INTELLECTUAL EDUCATION 227
the idea of the object: that is, to the pronunciation of the name. She may ask him, " What is this ? " and the child should respond, " Smooth." The teacher may then interrupt, teaching him how to pronounce the word correctly and distinctly, first, drawing a deep breath and, then, saying in a rather loud voice, " Smooth." When he does this the teacher may note his particular speech defect, or the special form of baby talk to which he may be addicted.
In regard to the generalisation of the ideas received, and by that I mean the application of these ideas to his environment, I do not advise any lessons of this sort for a certain length of time, even for a number of months. There will be children who, after having touched a few times the stuffs, or merely the smooth and rough cards, will quite spontaneously touch the various surfaces about them, repeating " Smooth! Rough! It is velvet! etc." In dealing with normal children, we must await this spontaneous investigation of the surroundings, or, as I like to call it, this voluntary explosion of the exploring spirit. In such cases, the children experience a joy at each fresh discovery. They are conscious of a sense of dignity and satisfaction which encourages them to seek for new sensations from their environment and to make themselves spontaneous observers.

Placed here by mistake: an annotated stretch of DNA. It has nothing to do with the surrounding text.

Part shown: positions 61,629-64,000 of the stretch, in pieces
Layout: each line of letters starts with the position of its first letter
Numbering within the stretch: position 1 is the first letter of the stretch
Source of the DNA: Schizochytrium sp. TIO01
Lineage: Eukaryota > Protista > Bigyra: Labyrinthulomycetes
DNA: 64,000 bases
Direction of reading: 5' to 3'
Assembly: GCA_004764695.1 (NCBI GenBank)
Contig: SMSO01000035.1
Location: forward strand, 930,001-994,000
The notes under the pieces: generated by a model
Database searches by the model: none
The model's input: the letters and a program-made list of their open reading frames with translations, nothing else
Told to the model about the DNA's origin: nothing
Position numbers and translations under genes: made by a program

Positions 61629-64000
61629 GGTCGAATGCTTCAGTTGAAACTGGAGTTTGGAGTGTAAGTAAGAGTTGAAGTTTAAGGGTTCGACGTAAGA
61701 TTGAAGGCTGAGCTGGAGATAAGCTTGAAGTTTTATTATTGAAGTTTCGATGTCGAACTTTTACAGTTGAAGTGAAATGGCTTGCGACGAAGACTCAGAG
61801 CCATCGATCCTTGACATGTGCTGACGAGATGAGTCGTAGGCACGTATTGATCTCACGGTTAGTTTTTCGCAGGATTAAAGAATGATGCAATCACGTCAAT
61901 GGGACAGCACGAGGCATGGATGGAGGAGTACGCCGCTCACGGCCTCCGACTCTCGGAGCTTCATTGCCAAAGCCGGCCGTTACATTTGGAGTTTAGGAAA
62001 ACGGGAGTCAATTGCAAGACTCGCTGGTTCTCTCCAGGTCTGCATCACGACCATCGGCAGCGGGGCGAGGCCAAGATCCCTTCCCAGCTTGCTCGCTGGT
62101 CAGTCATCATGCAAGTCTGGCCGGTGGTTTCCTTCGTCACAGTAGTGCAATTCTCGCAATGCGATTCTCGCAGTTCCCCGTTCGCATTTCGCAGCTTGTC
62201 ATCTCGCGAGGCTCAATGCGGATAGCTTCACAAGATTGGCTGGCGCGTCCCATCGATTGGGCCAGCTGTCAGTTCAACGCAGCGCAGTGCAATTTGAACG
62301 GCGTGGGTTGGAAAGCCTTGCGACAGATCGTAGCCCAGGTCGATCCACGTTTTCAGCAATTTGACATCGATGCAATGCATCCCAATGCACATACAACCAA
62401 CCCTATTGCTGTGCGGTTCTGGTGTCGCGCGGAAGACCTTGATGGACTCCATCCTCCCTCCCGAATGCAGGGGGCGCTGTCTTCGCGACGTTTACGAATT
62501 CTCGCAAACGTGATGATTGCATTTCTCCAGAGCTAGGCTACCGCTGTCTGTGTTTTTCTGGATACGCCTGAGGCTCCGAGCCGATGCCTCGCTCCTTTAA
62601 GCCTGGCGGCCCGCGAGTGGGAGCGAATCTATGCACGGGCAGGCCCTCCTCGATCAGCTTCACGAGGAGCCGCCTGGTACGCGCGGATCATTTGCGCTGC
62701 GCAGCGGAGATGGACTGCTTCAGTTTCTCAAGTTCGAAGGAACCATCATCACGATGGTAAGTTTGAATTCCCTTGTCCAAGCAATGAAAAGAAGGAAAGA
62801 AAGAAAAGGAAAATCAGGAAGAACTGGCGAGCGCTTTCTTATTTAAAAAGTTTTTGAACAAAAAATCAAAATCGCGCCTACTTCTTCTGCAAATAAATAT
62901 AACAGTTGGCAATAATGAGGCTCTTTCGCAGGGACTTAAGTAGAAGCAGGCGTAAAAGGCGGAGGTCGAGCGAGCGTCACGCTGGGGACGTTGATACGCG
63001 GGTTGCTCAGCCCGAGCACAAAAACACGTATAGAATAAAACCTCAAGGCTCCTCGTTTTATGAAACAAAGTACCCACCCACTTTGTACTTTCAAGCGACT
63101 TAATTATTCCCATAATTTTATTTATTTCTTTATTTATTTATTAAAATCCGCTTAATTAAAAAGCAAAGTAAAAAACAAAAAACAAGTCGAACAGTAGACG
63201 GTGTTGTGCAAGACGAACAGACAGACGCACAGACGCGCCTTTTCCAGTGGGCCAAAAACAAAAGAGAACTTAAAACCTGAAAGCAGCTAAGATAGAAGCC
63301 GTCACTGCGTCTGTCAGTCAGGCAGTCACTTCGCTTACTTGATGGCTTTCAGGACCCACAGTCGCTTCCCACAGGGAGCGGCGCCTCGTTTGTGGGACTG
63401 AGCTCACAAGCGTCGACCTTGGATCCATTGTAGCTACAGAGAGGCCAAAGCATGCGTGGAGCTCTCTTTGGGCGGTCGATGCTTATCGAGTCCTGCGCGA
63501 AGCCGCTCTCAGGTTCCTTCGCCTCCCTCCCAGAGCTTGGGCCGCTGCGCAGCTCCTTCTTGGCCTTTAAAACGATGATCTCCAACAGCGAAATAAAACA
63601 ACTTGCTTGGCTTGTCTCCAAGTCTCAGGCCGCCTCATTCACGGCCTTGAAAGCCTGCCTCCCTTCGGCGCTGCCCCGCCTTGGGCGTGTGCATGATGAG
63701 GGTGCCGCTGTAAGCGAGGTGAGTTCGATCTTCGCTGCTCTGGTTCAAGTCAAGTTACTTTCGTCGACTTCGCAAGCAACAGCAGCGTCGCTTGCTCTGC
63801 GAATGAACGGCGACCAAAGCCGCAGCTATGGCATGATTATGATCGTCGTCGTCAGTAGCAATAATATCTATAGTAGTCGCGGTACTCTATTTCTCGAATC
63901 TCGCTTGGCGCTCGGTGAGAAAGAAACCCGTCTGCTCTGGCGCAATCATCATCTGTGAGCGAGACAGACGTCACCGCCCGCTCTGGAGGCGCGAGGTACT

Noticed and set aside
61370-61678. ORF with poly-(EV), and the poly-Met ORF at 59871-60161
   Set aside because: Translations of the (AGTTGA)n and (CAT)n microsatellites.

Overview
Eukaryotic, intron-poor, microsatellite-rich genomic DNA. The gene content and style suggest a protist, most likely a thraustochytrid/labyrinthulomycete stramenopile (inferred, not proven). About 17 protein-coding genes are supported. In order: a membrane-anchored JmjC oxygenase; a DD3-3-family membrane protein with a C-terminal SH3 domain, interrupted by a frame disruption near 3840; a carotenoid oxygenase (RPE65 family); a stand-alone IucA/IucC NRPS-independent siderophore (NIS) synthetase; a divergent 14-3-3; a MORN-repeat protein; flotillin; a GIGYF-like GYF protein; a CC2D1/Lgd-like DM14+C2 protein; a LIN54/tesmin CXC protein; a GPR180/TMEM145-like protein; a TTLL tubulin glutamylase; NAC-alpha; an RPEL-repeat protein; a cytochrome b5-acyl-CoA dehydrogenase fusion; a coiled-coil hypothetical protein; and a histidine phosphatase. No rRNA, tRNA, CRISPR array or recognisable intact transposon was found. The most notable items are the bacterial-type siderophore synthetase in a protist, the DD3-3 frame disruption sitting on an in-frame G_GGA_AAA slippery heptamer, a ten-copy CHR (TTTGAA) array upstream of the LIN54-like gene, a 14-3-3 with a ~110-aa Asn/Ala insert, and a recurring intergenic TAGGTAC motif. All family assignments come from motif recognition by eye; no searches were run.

The teacher should watch with the most solicitous care to see when and how the child arrives at this generalisation of ideas. For example, one of our little four-yeai-olds while running about in the court one day suddenly stood still and cried out, " Oh! the sky is blue! " and stood for some time looking up into the blue expanse of the sky.
One day, when I entered one of the " Children's Houses," five or six little ones gathered quietly about me